At his funeral, he was eulogized by President Rivlin, who said: “Meir was one of the greatest of the brave, creative and devout warriors that the Jewish people ever had. His devotion to the State of Israel was absolute.”
While Prime Minister Netanyahu said, “I was always impressed by his love of the State, and his Zionist patriotism…A great warrior has died.”
Former President Peres credited him with making the Mossad, “the best organization in the world.”
New Mossad head, Yossi Cohen, explained: “Meir taught us, the people of the Mossad, to combine daring with cunning, bravery with ruses, to take big chances and to act at the same time with responsibility and sound judgment. He taught us one important thing in particular: to act with optimism and self-confidence.” (All emphasis added)
Credit: Kobi Gidon/GPO
With head held high, I want to share a special video about Israel, with thanks to those who shared it with me. In turn, please pass it along to others. Make it go viral This is how you can help:
A suicide bomber blew himself up in Istanbul on Saturday – in an area of consulates, shops and restaurants much frequented by tourists – killing five people and wounding 36 others. Among those killed were three Israelis, while 10 Israelis were among those wounded.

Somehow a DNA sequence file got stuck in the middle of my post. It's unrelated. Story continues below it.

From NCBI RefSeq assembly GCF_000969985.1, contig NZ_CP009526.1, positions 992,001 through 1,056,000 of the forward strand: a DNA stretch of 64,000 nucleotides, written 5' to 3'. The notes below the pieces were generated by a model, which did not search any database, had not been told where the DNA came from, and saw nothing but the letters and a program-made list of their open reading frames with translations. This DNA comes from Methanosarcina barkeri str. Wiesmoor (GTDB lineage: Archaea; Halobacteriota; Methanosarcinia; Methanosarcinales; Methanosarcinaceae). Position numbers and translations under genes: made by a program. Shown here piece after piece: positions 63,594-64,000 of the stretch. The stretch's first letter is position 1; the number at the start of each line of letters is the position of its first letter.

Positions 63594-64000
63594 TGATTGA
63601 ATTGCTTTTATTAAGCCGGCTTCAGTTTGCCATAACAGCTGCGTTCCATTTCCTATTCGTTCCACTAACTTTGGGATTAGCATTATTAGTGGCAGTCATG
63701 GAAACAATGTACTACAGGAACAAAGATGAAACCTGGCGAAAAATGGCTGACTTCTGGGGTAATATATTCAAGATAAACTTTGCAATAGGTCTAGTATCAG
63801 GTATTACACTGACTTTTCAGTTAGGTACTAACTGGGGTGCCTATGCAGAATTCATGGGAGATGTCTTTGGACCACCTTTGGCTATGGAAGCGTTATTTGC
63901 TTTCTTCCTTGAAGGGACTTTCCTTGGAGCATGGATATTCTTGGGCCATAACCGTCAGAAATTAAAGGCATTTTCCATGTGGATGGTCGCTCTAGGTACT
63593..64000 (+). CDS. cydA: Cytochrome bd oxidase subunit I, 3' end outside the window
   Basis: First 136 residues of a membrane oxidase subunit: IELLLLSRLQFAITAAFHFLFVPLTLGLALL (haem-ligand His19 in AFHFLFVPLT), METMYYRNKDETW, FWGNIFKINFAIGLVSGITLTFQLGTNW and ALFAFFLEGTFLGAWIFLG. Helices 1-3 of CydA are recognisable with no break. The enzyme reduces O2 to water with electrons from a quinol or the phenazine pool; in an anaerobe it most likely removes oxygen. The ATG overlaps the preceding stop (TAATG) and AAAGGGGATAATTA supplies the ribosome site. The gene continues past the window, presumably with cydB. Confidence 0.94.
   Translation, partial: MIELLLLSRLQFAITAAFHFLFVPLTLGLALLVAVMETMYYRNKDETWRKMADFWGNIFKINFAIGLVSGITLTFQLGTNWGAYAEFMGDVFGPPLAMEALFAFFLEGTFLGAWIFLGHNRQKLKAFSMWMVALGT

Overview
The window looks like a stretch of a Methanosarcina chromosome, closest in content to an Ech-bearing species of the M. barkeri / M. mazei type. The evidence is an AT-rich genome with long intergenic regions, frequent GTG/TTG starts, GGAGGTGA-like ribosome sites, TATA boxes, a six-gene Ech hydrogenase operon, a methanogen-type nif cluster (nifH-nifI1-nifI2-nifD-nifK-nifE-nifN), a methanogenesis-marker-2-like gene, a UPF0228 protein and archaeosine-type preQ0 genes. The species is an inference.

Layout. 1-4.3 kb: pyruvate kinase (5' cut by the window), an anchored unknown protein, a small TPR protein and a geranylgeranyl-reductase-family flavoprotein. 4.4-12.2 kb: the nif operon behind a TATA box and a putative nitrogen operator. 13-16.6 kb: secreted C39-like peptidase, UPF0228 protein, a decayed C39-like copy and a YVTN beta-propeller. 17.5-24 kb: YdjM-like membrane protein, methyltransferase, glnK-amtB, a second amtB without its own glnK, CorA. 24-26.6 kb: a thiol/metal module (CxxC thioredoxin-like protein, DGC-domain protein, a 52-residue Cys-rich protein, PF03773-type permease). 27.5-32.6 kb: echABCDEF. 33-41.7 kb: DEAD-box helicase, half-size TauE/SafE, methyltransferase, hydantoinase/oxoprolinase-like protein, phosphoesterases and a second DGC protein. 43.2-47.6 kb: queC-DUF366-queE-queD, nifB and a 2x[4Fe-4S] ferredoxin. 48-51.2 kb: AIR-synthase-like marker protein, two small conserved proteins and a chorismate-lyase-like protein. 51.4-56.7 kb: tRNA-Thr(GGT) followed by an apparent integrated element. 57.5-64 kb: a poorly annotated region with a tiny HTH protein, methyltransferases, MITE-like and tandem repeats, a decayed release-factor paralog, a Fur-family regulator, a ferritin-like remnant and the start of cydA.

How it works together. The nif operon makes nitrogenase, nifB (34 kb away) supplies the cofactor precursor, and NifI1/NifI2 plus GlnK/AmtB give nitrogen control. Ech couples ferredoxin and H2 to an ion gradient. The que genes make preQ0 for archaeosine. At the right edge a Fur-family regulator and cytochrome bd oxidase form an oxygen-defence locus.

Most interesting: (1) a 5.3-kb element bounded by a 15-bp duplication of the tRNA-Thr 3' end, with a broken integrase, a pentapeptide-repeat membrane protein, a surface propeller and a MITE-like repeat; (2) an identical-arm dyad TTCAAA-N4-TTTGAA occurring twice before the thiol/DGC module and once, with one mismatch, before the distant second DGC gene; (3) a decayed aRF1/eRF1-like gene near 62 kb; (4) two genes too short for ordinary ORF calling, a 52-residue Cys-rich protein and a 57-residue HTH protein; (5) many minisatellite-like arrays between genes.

At the time Netanyahu declared that there was no indication that Israelis were specifically targeted.
That assessment seems to have been reversed now:
“According the latest Turkish reports, the terrorist…had waited outside the restaurant where the group of Israelis had dined on Saturday morning, detonating himself moments after they exited the establishment, in very close proximity to them.
“Turkey’s Haberturk newspaper said police had been examining closed-circuit TV footage from the scene, which appeared to corroborate the report that the suicide bomber had followed the group of Israeli tourists for several kilometers from their hotel and then waited outside the restaurant where they ate breakfast.
“The report, which also appeared on the Turkish T24 website, suggested that the suicide bomber recognized that the Israelis were speaking Hebrew and that is why he decided to target them.” (All emphasis added)
The terrorist has been identified as Mehmet Ozturk, a member of the Islamic State from the city of Gaziantep, near the Syrian border. Several other persons have been arrested in connection with the attack and according to Turkish papers, there are three Islamic State members planning additional suicide attacks.